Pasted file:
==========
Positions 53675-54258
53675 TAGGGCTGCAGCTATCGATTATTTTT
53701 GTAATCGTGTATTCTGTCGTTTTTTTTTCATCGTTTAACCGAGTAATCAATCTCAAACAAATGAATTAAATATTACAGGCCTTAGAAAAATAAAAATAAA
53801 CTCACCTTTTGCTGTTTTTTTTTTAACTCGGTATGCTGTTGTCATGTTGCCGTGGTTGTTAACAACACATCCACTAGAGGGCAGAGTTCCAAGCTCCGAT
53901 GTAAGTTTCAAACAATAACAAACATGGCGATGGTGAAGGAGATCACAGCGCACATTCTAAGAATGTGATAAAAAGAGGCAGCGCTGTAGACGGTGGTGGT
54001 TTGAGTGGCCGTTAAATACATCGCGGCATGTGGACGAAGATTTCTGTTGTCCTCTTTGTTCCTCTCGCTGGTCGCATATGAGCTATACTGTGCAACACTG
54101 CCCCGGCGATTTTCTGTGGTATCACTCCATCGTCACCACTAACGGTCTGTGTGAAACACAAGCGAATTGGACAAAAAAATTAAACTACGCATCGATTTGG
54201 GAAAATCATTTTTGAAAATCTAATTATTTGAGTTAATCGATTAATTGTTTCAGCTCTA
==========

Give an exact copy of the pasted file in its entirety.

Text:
Positions 53675-54258
53675 TAGGGCTGCAGCTATCGATTATTTTT
53701 GTAATCGTGTATTCTGTCGTTTTTTTTTCATCGTTTAACCGAGTAATCAATCTCAAACAAATGAATTAAATATTACAGGCCTTAGAAAAATAAAAATAAA
53801 CTCACCTTTTGCTGTTTTTTTTTTAACTCGGTATGCTGTTGTCATGTTGCCGTGGTTGTTAACAACACATCCACTAGAGGGCAGAGTTCCAAGCTCCGAT
53901 GTAAGTTTCAAACAATAACAAACATGGCGATGGTGAAGGAGATCACAGCGCACATTCTAAGAATGTGATAAAAAGAGGCAGCGCTGTAGACGGTGGTGGT
54001 TTGAGTGGCCGTTAAATACATCGCGGCATGTGGACGAAGATTTCTGTTGTCCTCTTTGTTCCTCTCGCTGGTCGCATATGAGCTATACTGTGCAACACTG
54101 CCCCGGCGATTTTCTGTGGTATCACTCCATCGTCACCACTAACGGTCTGTGTGAAACACAAGCGAATTGGACAAAAAAATTAAACTACGCATCGATTTGG
54201 GAAAATCATTTTTGAAAATCTAATTATTTGAGTTAATCGATTAATTGTTTCAGCTCTA